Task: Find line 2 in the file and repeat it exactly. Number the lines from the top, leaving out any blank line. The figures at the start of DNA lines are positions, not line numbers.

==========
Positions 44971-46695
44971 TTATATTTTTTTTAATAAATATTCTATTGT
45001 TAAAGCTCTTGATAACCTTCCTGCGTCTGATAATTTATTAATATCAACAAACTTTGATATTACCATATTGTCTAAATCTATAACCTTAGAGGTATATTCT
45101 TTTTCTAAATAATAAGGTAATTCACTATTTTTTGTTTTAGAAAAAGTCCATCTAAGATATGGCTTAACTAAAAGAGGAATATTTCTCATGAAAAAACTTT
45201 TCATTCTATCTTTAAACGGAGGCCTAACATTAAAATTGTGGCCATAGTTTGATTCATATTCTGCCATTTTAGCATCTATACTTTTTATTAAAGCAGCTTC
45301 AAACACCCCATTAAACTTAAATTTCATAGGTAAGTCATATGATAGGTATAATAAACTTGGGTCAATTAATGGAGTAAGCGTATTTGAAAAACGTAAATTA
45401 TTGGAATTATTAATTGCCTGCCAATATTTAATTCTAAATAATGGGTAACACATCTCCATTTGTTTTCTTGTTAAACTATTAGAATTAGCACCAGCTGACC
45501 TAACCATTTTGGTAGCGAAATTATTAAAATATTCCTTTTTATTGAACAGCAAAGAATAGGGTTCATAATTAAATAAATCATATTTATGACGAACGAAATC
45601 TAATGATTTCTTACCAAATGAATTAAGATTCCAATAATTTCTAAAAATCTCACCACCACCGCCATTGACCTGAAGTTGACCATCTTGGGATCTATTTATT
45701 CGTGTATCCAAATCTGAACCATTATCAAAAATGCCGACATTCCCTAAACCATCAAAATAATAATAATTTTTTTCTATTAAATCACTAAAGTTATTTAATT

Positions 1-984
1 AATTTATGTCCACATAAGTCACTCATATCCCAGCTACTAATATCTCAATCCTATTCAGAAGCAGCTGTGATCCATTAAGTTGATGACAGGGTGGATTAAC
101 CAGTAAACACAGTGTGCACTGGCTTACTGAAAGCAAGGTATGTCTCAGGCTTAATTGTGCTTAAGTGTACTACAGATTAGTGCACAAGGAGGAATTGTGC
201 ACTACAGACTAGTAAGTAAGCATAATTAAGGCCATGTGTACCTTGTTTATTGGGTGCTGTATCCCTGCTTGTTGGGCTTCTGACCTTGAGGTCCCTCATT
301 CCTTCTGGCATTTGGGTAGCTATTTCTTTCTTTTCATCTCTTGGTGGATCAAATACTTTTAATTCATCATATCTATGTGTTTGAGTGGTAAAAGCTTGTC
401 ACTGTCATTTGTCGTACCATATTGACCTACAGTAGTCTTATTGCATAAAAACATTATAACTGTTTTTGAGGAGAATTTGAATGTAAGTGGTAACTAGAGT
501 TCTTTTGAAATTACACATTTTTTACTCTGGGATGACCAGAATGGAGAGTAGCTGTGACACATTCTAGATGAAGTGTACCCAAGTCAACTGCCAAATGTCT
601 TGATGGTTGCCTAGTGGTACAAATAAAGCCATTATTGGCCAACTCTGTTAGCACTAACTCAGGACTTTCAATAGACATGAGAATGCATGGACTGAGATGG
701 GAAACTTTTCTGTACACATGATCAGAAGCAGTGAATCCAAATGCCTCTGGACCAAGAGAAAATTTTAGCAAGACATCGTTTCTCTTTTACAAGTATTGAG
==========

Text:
44971 TTATATTTTTTTTAATAAATATTCTATTGT